Therefore, the Ukrainian identity is a fact and its roots appear solid, indeed tenacious, if we consider the geographical and historical aspects of that region. A geographical area without natural borders is subject to invasions and annexations by neighboring states, a constant for the vast region north of the Black Sea and Sea of ​​Azov, between the Carpathian Mountains to the west and the Volga River to the east.

Further back in time, the Cossacks derive from the most ancient stock of the Tatars, nomads who then settled down in villages, governed by atamans, who, if necessary, also represented the military authority. Villages sometimes in conflict with each other, as there are Ukrainian Cossacks and Russian Cossacks. Therefore, that large region never had stable political borders. Lithuanians, then Poles arrived there, with the constant presence of Muscovites, also defined Great Russians, North.

In order not to submit to Polish hegemony, in 1654, with the treaty of Perejaslavl', the Ukrainians will seek the protection of Tsar Alexis (1629 - 1676). Shortly after, another ataman, Mazepa (1639 - 1709), will seek independence from Moscow by allying himself with Charles XII of Sweden in war against Peter the Great, but the outcome of the campaign (Great Northern War 1701 - 1721 and battle of Poltava) will be inauspicious for Cossack weapons. Peter I the Great (1672 -1725) will rule over Ukraine and Catherine II (1729 - 1796) will suppress the authority of the atamans.

Only in 1905, also following the first Russian revolution, the Ukrainian language will once again be accepted as a language of current use. With Russia's exit from World War I, Ukraine sought its independence. Significant here is the figure of the hetman Symon Petljura (1879 - 1926) because his action, throughout his life, expresses Ukrainian nationalism. He was an intellectual and man of action who led Ukraine between 1918 and 1919 against the Red Army and counter-revolutionaries opposed to the independence of the Ukrainian People's Republic. Having concluded the enterprise of his life with an unfavorable outcome, he takes refuge in Paris. There he is killed by a Jew because he is believed to be involved in the pogrom anti-Jewish attacks that had taken place in the Ukraine during his time as military leader.

Today's Ukraine is a country rich in agricultural and mineral resources and is intensely industrialized. Historically, the East holds the primacy of heavy industry and today there are also based companies engaged in the production of cement, yarn, tobacco, paper and electrical equipment. This potential, if well channeled, would lead to the creation of well-being and wealth.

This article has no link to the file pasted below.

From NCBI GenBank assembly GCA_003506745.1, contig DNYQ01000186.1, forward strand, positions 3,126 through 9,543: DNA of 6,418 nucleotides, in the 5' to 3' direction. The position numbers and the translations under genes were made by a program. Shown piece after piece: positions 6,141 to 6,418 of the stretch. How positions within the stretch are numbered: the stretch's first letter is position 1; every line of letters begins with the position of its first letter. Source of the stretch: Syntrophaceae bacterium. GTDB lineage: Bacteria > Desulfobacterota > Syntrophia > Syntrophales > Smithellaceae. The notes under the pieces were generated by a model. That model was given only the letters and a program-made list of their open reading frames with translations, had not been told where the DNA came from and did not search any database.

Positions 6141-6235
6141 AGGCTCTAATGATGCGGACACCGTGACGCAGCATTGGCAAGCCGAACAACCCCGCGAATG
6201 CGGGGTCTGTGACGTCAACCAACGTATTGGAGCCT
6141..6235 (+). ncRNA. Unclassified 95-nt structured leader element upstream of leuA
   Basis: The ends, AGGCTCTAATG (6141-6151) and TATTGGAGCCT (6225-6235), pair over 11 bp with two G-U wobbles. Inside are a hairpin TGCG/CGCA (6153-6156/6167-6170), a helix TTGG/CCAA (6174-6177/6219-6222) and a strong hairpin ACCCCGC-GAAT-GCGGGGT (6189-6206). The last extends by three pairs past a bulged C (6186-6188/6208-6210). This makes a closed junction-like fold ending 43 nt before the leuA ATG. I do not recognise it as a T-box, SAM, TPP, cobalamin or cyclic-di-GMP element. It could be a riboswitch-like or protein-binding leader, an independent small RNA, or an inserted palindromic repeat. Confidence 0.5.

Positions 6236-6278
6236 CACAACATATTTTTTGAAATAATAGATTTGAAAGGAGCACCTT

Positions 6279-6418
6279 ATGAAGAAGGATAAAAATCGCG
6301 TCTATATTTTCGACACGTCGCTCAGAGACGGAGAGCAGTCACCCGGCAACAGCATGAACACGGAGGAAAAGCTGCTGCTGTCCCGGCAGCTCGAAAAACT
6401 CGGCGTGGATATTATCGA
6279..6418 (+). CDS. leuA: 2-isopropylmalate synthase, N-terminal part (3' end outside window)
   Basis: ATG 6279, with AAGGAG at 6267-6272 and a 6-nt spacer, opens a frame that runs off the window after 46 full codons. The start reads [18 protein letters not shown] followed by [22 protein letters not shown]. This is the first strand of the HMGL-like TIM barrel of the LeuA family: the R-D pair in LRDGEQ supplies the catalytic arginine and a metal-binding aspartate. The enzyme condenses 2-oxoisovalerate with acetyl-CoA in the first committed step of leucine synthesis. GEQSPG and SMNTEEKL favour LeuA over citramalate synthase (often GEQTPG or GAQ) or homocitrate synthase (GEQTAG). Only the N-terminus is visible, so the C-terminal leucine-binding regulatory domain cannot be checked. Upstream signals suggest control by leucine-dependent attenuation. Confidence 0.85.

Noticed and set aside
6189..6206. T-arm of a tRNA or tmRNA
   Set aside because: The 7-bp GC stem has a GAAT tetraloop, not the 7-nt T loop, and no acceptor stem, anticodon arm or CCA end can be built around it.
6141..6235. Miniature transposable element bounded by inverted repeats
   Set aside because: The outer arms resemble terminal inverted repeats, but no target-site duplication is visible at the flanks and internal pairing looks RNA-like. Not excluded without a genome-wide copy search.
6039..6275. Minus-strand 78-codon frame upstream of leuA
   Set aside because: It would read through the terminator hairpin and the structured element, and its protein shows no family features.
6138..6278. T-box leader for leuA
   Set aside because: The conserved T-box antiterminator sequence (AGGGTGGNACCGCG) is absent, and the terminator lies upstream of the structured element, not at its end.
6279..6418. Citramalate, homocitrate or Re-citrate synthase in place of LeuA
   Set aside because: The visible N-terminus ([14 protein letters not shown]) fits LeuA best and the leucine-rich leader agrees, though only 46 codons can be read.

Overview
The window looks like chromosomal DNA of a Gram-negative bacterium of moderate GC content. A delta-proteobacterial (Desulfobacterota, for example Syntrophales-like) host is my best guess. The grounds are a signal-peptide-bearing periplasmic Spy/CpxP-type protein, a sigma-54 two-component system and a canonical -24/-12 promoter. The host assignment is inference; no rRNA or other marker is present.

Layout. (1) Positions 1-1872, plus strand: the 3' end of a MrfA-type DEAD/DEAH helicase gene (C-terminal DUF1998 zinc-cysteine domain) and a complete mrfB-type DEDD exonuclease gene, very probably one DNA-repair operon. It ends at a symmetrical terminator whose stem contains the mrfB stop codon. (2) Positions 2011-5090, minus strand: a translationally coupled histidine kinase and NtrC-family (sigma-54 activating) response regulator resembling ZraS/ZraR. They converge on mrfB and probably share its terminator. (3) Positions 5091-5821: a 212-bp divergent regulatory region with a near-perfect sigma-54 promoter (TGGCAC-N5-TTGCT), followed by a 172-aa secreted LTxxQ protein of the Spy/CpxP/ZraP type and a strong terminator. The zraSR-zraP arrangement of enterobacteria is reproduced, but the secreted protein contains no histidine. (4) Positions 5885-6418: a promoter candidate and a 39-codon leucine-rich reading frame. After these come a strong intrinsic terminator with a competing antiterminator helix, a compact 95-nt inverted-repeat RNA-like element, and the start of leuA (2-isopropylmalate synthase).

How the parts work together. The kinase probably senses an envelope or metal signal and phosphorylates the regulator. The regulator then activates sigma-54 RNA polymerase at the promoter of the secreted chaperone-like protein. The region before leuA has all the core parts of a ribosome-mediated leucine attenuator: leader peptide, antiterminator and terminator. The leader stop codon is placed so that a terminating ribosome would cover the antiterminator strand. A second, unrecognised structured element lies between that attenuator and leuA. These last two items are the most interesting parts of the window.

According to the Democracy Index, Ukraine is not yet a democratic country (2019 survey). And now, with the ongoing conflict, it seems clear that the country is experiencing a situation of suspension of the virtuous path towards pluralism and fundamental freedoms.

Russia under Putin

The Russian Federation was born at the end of 1991 from the collapse of the USSR. It encompasses all former Soviet socialist republics and Russia is its political core. It holds the USSR's nuclear arsenal, even the one once based in the Ukraine. It is a state that has moved towards a market economy, with a democratic regime. The central government has also had to deal with pro-independence movements in the periphery, such as in Chechnya, where a bloody conflict was fought, the aftermath of which is still on the agenda (Russian military intervention in 1994, various terrorist acts of Islamist origin, dissidents victims known to world public opinion of the Russian reaction: A. Politkovskaja 2006, A. Baburova and S. Markelov 2009).

Then in 2009 the brief Russo-Georgian war broke out, due to the secessionist movement, pro-Russian, active in South Ossetia. The reaction of Moscow was provoked by the Georgian attempt to retake, militarily, control of the rebel province. In that circumstance, Moscow declared its right to intervene as it was conducting an operation peacekeeping. But the Russian action also crushes the Georgian aspiration to turn towards the West and to join NATO.